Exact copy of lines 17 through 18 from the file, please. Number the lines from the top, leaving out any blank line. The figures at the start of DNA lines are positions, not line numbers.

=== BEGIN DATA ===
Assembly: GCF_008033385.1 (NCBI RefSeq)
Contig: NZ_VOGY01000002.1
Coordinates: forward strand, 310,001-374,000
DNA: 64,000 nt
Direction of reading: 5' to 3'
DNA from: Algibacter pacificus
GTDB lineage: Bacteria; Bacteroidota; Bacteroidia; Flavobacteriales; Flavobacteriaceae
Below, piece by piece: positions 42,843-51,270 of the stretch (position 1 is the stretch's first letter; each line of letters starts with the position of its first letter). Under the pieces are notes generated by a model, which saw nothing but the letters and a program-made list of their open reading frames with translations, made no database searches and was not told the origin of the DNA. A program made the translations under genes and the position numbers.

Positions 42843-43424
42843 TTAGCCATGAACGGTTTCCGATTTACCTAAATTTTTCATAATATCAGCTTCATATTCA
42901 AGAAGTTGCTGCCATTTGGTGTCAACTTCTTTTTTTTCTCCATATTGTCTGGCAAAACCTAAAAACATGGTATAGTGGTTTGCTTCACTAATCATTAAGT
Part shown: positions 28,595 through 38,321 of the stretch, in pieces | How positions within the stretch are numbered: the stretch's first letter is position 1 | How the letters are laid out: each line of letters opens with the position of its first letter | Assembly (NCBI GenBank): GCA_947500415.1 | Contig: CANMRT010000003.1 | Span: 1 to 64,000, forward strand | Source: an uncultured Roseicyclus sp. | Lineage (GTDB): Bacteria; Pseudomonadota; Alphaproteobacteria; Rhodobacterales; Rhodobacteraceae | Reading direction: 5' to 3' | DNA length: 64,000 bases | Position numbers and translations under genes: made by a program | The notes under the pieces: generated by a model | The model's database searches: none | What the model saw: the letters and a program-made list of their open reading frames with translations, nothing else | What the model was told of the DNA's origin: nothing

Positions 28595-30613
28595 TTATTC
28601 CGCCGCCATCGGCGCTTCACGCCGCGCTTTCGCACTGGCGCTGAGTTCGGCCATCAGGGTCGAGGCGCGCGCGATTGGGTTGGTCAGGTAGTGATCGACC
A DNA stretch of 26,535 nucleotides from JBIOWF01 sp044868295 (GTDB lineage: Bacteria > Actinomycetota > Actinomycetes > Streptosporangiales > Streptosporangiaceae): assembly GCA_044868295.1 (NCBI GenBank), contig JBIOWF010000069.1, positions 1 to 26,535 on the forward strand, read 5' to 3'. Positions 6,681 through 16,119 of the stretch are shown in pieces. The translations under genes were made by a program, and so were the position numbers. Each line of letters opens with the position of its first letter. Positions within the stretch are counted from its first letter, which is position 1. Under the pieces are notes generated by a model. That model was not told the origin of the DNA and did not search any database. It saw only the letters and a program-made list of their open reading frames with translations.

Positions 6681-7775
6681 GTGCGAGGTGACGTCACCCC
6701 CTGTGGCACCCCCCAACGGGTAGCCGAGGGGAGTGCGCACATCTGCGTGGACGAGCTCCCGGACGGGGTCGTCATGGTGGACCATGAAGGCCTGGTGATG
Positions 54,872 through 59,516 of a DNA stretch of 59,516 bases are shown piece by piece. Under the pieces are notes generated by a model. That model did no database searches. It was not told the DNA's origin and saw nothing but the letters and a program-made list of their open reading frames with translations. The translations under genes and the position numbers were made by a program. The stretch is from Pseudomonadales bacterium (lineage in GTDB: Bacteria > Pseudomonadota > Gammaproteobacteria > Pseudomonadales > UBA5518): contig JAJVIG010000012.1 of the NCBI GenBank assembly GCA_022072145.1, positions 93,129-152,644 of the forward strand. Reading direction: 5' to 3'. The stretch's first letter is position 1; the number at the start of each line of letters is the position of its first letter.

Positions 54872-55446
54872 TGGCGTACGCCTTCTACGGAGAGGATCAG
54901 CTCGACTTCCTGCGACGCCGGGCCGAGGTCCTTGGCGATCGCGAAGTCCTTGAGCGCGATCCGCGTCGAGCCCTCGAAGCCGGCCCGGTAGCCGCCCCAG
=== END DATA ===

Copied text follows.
Positions 6681-7775
6681 GTGCGAGGTGACGTCACCCC